The Pensions Regulator (TPR) is asking schemes to submit additional information about their data as part of the annual scheme return. For defined benefit schemes, this applies to annual return notices issued from January 2018 and for defined contribution schemes, it applies to annual return notices issued from summer 2018.
TPR will ask two extra questions around the scheme’s last data review and what the scheme's data score is. The data score is the percentage of members for which the scheme has full and accurate common data, now called scheme-specific data. The aim is to encourage good pension administration and so better member outcomes, but it also ties neatly into the new GDPR requirements arising from 25 May 2018 onwards.
Trustees and their scheme administrator must work together to build a list of scheme-specific data, which helps to assess how well the scheme is running. They should also agree why each data area is key. The list might include:
• Employment records like an employer's name, salary records and service history
• Employee and employer contribution history
• Investment decisions
• Any benefit specifics like GMP entitlement, HMRC protections or cash entitlements
Consideration should also be given as to why some data isn't relevant to a scheme so it doesn't need to be collected or measured. For example, benefits may be calculated based on the highest salary earned within the last five years (or the five years prior to leaving), so the scheme doesn't need to keep older pensionable salary information.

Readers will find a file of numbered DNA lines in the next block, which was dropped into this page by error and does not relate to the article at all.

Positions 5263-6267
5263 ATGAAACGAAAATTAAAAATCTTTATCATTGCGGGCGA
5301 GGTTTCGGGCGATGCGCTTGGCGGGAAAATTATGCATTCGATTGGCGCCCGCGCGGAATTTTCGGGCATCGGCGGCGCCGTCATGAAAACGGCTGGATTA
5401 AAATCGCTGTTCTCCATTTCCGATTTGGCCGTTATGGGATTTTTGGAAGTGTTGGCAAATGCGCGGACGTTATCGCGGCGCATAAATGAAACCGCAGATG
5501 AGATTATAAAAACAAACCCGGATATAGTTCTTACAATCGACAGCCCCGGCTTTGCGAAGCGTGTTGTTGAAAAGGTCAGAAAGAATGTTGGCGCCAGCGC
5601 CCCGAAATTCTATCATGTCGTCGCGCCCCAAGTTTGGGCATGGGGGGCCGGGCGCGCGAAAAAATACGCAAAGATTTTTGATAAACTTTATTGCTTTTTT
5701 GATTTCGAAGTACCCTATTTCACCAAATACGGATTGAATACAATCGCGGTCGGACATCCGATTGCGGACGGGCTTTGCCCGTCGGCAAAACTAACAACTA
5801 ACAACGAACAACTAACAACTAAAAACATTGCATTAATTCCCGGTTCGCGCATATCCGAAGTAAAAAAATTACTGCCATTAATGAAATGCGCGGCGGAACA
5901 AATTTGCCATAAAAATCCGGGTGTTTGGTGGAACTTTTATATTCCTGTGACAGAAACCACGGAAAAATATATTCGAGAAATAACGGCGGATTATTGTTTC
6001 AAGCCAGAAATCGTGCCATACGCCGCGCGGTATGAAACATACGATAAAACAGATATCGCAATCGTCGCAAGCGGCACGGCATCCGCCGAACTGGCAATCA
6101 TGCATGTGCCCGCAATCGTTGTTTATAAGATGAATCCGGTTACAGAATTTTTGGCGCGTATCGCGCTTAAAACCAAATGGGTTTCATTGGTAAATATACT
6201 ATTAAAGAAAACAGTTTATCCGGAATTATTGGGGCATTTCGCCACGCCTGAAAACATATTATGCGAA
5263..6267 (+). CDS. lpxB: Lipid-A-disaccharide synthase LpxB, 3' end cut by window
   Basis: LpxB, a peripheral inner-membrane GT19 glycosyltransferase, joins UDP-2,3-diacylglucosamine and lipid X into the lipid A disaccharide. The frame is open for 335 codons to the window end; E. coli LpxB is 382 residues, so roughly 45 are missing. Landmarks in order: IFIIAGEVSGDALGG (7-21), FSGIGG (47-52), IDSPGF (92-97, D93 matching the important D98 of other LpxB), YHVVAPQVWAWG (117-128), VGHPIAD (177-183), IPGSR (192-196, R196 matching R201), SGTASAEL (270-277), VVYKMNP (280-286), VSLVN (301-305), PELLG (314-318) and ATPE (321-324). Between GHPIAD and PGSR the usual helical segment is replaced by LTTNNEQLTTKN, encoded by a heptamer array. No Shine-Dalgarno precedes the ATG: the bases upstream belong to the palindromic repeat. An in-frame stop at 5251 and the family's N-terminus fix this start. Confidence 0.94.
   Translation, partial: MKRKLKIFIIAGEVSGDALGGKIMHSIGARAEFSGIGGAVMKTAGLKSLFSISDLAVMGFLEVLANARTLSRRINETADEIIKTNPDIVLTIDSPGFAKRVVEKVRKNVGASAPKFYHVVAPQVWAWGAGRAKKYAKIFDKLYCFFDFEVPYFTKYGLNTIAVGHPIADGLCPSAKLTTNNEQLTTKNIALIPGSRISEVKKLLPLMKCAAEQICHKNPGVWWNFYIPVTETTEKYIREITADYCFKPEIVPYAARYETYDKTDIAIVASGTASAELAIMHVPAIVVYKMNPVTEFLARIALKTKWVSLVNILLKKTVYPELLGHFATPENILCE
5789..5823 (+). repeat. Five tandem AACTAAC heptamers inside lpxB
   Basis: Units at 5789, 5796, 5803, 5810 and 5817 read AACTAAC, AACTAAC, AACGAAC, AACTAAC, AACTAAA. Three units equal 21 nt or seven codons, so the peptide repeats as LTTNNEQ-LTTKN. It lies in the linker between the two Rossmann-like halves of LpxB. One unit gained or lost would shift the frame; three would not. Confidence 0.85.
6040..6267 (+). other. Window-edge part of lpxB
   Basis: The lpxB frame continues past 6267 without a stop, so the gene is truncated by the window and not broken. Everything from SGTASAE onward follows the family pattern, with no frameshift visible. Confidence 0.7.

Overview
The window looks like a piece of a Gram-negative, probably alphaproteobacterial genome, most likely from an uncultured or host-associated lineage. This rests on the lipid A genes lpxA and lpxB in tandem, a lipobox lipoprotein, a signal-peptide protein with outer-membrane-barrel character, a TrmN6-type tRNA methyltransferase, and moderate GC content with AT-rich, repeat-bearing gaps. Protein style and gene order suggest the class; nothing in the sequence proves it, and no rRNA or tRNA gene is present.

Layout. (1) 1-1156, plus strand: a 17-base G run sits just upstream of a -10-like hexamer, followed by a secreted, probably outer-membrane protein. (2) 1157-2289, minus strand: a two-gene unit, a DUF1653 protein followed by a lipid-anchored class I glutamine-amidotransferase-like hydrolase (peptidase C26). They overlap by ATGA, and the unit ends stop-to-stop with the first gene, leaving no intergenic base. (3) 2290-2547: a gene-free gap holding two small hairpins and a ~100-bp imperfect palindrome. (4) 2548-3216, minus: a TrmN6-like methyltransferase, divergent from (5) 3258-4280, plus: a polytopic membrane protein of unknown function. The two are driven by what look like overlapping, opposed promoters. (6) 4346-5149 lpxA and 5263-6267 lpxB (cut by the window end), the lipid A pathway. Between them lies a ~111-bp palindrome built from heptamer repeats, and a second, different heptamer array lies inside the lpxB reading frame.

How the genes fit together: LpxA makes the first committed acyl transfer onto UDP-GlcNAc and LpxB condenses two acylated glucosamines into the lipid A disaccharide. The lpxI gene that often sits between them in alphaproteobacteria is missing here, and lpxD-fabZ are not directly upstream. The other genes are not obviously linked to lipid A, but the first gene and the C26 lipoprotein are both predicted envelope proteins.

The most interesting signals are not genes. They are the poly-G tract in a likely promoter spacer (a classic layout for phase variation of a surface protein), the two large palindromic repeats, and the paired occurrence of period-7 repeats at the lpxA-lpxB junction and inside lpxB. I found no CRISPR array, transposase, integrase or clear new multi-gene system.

Schemes also need to measure common data. This is the list of details about scheme members so they can be identified and includes a member's surname, date of birth, national insurance number, address and what age a member is expected to retire.
TPR are preparing a new Quick Guide to Measuring Data, including how to calculate a data score, which will be available on their website from November 2018, to accompany their existing A Quick Guide to Record Keeping. They will also be including some questions and answers on this on the scheme return checklist, which tells trustees and administrators what's changed on the scheme return.
TPR is not going to act immediately if scores are low but TPR will expect trustees and administrators to take action to improve.
Published:26 October 2017
Pensions Law Update - October 2017
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